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UCAP Conference Will Spark Speaking Up About Pornography

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By Vauna Davis, Executive Director of Utah Coalition Against Pornography

Imagine a group of your closest family and friends are travelling on foot through dangerous enemy territory. The enemy is hidden behind jungle vines and rocks and they can snatch a person from your group in an instant.  Everyone is tense and uneasy, but there is something else amiss – you are all gagged with duct tape and can’t speak a word. No one can plan and organize the group for safety. No one can yell to warn others of impending danger. No one can scream for help if they are captured and pulled into the dark forest. No one will cry your name to find you if you are taken away.  And the most disturbing thing is that it wasn’t the enemy, but your own group who chose to silence their speech!

Is this how we are facing one of the greatest threats of our day? Are we staying silent while subversive pornography seizes our children, family, and friends? Have we let fear, shame, and maybe even utter bewilderment gag our voices?

Silence is understandable, but it is not effective! It’s time to speak up about this menace stalking our families. We must, because pornography can destroy everything we treasure. Our eternal families, spiritual power, temple worthiness, ability to love and serve others, and eternal life with Heavenly Father all hang in the balance.

We can become more comfortable talking by getting educated on the issue, hearing others speak openly, and understanding that our efforts to talk will be powerful. You can experience all of these at the Utah Coalition Against Pornography Conference on Protecting Children and Families in Salt Lake on April 18, 2015 and in St. George on September 19, 2015. The theme is Pornography Hurts, Understanding Heals –  because understanding helps us talk, teach, and take action to be free from the destructive effects of pornography.

LDS families actually have a great background to rely on – we have been very successful at teaching children to abstain from alcohol and tobacco as they grow into adulthood. We can become just as confident talking about how to stay away from compromising sexual media.

Some parents worry about destroying the innocence of their children. That is natural, but the irony is that to protect innocence we have to alert children of the danger. Children cannot be expected to avoid something they have not been warned of. They have to know enough to recognize the threat and get away immediately. Being ambushed by the brutal sexuality depicted in pornography today – now that destroys innocence.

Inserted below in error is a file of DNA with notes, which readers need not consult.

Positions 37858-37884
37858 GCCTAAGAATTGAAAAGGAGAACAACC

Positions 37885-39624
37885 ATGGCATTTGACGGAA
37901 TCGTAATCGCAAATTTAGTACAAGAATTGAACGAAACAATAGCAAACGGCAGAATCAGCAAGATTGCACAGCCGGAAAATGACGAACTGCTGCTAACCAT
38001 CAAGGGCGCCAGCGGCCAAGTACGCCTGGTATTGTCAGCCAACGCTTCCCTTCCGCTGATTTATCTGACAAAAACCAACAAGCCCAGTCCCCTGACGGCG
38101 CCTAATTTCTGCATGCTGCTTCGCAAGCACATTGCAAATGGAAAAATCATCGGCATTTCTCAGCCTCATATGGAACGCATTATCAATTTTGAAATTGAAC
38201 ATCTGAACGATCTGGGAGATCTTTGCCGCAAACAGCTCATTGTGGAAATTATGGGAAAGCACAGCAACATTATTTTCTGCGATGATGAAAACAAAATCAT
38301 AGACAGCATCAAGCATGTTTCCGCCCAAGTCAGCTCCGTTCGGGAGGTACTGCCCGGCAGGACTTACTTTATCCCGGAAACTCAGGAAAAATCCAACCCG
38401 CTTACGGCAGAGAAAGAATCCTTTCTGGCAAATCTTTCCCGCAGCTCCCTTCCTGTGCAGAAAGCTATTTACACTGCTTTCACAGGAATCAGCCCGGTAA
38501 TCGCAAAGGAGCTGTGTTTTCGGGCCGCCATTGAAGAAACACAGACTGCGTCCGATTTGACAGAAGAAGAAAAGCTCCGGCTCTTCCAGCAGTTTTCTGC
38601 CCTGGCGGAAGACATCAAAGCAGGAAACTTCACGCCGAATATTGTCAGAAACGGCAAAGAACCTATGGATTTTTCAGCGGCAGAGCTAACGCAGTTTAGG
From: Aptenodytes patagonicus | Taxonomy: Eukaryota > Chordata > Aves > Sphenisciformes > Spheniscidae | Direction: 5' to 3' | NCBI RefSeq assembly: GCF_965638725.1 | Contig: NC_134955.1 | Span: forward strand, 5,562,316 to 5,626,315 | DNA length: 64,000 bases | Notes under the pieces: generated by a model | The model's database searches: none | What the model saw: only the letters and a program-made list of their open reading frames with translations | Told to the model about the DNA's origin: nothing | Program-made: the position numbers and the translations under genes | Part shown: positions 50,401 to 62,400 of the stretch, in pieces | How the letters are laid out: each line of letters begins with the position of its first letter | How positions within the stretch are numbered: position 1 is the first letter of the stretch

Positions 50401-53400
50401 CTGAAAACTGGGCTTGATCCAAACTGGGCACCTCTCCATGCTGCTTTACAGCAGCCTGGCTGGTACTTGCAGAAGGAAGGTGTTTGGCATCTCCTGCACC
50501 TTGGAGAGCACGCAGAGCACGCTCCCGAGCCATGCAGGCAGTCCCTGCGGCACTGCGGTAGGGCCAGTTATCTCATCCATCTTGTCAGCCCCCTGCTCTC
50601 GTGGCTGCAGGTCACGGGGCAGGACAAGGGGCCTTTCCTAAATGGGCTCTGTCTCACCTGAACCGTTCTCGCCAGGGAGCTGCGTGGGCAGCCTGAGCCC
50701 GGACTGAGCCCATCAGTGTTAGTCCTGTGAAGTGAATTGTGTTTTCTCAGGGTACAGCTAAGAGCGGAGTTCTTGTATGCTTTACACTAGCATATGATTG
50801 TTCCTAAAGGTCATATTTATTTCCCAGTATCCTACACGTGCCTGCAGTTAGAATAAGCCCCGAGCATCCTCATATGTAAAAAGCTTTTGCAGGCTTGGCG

By speaking up, you can help teens understand that pornography can destroy their happiness by diminishing the things they want the most: love, purpose, and freedom.

  • Porn destroys love (link to: by damaging trust and respect in relationships and twisting expectations of what real love and sexuality are.
  • Porn will hijack our purpose in life. Discovering our unique mission and using our talents to bless others is a great joy, but porn will send our purpose in one direction –  feeding a self-absorbed lust. Eventually all other interests in life can fall away as addiction takes over.
  • Freedom is the ultimate desire of teens.  Help them see that it is possible to use their freedom of choice to give away their freedom. Pornography can become an addiction that will rule them with an iron fist. It can be overcome, but it is not easy.

Youth need the adults in their lives to explain the truth to them. A recent study showed that in fact, teens whose parents talk more about the problems with pornography do view it less in college. (link to:

It is not only young people who need us to speak up. A powerful and positive change we could make would be to wipe out the stigma and shame we place on adults who are striving to overcome pornography. It may help to remember that the vast majority of adult porn users became addicted as children. They were not warned, and they did not know where to get help. They are the casualties of our culture of silence and shame. Of course, even though it may not have been their fault as children, it is now their responsibility as adults to undertake a journey of recovery and never give up. For those of us lucky enough to have escaped this trap of our times, we can stop shaming and start loving. Be encouraging and supportive. They have been prisoners of an abominable war; let’s not allow our attitudes to be bars in their prison.

Get a jumpstart on being more open and honest about this issue. Come and join over a thousand community members who care at the UCAP Conference. When we all start talking, we will help countless numbers of families live happier lives free from pornography.

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Aleah Ingram
Aleah Ingram
Aleah is a graduate of Southern Virginia University, where she studied English, Creative Writing, and Dance. She now works full time as a marketing and product manager, writer, and editor. Aleah served a mission in California and loves baking, Lang Leav poetry, Gaynor Minden pointe shoes, and Bollywood movies.

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